LAURIE PATTON. ACCC begins search for light at the end of the NBN technology tunnel

 The boss of the ACCC, Rod Sims, has told The Australian “its recent dealings with the retail telcos has highlighted a weakness with the fibre-to-the-node (FTTN) access technology”.

 For numerous broadband experts, not to mention millions of hapless NBN customers, this might be seen as a classic ‘no shit Sherlock’ moment. However, it is probably the most significant recent development in the long running saga that began with Labor’s 21st Century fibre-based national broadband network, only to end in tears for so many when former prime minister Tony Abbott ordered his heavily-wedged communications minister, Malcolm Turnbull, to “destroy” the NBN.

 The way we’re heading now, whoever wins the next federal elections will have to deal with our all-time biggest national infrastructure debacle. NBN Co will soon owe the government around $19 billion it’s in the process of drawing down. It will have to find more funding for the inevitable replacement of FTTN, which will increasingly be seen to be incapable of meeting the needs of most of us.

Nobody knows how much it will cost to rip out the copper network – but we’re talking many billions of dollars. According to Internet Australia, FTTN will need to be replaced within five to ten years, perhaps sooner if the level of customer complaints from those stuck with this inferior technology continues to rise.

Appearing recently at Senate Estimates, the Department of Communications and the Arts revealed that due to unbudgeted costs associated with remediation of the Telstra HFC network (25 year old Pay TV cables) – the other dud technology included in Mr Turnbull’s so-called multi-technology mix (MTM) model – NBN Co will not be able to repay the loan by the due date. Indeed, it will need to borrow even more money just to complete the project in its current flawed state.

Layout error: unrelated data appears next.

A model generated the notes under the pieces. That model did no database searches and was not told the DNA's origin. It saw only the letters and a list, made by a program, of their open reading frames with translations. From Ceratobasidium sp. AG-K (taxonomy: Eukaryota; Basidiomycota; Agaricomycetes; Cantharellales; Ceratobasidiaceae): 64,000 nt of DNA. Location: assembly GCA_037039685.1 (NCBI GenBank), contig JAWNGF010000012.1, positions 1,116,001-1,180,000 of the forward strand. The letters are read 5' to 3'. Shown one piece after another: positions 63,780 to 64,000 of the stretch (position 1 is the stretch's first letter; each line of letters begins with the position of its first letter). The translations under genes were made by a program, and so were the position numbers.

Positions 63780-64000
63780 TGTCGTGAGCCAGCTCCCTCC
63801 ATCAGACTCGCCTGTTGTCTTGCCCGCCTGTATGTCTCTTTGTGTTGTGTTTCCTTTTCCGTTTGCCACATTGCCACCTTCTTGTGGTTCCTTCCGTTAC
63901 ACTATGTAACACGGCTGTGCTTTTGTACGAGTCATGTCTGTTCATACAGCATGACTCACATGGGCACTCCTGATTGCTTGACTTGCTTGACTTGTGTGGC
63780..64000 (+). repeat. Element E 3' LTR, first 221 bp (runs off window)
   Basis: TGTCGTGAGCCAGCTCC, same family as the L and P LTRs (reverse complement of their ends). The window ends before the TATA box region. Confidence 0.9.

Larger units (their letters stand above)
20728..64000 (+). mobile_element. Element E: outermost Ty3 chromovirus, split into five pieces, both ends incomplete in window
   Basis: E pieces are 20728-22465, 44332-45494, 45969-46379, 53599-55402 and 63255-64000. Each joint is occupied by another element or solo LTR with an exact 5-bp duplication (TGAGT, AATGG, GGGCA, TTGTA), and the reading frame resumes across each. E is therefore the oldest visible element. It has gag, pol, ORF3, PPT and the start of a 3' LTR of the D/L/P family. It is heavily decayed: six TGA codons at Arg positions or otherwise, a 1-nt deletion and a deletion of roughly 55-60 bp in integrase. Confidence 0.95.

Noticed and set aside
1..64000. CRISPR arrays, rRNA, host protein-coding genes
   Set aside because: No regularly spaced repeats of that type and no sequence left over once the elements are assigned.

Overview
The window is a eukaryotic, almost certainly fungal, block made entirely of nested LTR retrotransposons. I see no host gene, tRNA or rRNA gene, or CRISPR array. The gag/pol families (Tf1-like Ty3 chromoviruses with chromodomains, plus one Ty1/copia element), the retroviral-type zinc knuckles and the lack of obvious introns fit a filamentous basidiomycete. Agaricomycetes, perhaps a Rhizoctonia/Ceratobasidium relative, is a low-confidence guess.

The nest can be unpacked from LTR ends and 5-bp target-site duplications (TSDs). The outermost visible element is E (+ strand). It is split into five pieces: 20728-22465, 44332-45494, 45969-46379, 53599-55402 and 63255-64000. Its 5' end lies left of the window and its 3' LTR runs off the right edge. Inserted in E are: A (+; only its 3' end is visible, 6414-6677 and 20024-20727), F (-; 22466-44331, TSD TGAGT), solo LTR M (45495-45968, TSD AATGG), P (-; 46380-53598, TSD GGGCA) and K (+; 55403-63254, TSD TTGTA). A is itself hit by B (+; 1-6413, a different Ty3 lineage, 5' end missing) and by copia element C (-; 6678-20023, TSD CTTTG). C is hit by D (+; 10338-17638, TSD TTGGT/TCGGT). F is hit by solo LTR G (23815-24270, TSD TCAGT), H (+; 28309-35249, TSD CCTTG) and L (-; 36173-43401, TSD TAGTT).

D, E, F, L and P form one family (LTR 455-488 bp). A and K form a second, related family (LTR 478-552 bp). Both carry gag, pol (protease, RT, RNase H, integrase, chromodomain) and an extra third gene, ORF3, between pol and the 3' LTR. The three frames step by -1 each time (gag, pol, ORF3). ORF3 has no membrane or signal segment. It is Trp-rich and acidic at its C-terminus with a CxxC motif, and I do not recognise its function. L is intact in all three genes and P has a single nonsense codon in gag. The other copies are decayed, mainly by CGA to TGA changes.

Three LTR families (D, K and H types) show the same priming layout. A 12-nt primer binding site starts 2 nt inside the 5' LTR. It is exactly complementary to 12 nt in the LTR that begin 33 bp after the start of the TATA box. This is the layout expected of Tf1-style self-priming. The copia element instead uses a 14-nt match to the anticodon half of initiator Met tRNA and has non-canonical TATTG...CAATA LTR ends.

Things will only turn for the worse, as Mr Sims has warned, when 5G mobile hits the streets, creating a 400 pound gorilla competitor. 5G will make FTTN look like a Model T Ford racing a V8 Mustang.

Current communications minister, Senator Mitch Fifield, has understandably appeared less inclined of late to spruik the MTM model, which was introduced against the advice of all but a small coterie of people closely associated with Mr Turnbull. Sadly, a few too many of them are now on the board or working for NBN Co and are seemingly determined to go down with their sinking ship rather than fess up and tell their minister to man the lifeboats.

Right now, the best thing that could happen for Senator Fifield is for the ACCC to move quickly and recommend the end of FTTN in time for the Government to announce this before it heads to the polls.

For Opposition spokesperson, Michelle Rowland, a clear indication from the ACCC would also be a blessing. While Labor has pretty much committed to dumping FTTN, doing so is not without its complexities – the most significant being the short term impact on NBN Co’s finances.

The sad reality is that across the ditch where they continued to use fibre the cost per premises has been gradually reduced by about 50 percent as they’ve mastered more efficient deployment. Imagine the cost savings if NBN Co had followed suit!